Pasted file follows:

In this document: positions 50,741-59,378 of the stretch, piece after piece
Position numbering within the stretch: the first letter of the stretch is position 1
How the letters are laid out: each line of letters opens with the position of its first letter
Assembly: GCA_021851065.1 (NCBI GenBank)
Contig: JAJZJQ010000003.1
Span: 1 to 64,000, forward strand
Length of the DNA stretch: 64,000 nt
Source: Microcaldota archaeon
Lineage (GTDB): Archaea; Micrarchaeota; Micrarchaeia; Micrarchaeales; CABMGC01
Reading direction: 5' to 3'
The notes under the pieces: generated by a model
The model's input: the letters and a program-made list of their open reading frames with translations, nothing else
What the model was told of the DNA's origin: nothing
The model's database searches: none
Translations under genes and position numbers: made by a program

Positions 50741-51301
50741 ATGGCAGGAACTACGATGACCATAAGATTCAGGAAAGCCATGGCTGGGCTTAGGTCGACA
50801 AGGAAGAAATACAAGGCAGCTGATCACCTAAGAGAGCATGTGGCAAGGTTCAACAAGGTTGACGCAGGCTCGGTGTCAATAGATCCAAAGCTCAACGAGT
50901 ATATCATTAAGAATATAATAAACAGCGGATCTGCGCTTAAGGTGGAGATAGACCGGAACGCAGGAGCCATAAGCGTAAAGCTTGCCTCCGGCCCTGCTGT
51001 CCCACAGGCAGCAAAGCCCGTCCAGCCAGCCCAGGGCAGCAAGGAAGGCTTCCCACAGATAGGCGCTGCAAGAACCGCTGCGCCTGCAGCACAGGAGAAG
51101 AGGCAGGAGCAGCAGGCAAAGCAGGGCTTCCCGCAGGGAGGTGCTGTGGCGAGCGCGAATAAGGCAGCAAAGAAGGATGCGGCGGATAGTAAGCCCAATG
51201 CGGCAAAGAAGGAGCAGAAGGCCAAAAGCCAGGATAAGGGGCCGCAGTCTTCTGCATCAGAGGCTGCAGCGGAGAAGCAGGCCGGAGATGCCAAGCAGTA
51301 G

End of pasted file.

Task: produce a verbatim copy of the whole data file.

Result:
In this document: positions 50,741-59,378 of the stretch, piece after piece
Position numbering within the stretch: the first letter of the stretch is position 1
How the letters are laid out: each line of letters opens with the position of its first letter
Assembly: GCA_021851065.1 (NCBI GenBank)
Contig: JAJZJQ010000003.1
Span: 1 to 64,000, forward strand
Length of the DNA stretch: 64,000 nt
Source: Microcaldota archaeon
Lineage (GTDB): Archaea; Micrarchaeota; Micrarchaeia; Micrarchaeales; CABMGC01
Reading direction: 5' to 3'
The notes under the pieces: generated by a model
The model's input: the letters and a program-made list of their open reading frames with translations, nothing else
What the model was told of the DNA's origin: nothing
The model's database searches: none
Translations under genes and position numbers: made by a program

Positions 50741-51301
50741 ATGGCAGGAACTACGATGACCATAAGATTCAGGAAAGCCATGGCTGGGCTTAGGTCGACA
50801 AGGAAGAAATACAAGGCAGCTGATCACCTAAGAGAGCATGTGGCAAGGTTCAACAAGGTTGACGCAGGCTCGGTGTCAATAGATCCAAAGCTCAACGAGT
50901 ATATCATTAAGAATATAATAAACAGCGGATCTGCGCTTAAGGTGGAGATAGACCGGAACGCAGGAGCCATAAGCGTAAAGCTTGCCTCCGGCCCTGCTGT
51001 CCCACAGGCAGCAAAGCCCGTCCAGCCAGCCCAGGGCAGCAAGGAAGGCTTCCCACAGATAGGCGCTGCAAGAACCGCTGCGCCTGCAGCACAGGAGAAG
51101 AGGCAGGAGCAGCAGGCAAAGCAGGGCTTCCCGCAGGGAGGTGCTGTGGCGAGCGCGAATAAGGCAGCAAAGAAGGATGCGGCGGATAGTAAGCCCAATG
51201 CGGCAAAGAAGGAGCAGAAGGCCAAAAGCCAGGATAAGGGGCCGCAGTCTTCTGCATCAGAGGCTGCAGCGGAGAAGCAGGCCGGAGATGCCAAGCAGTA
51301 G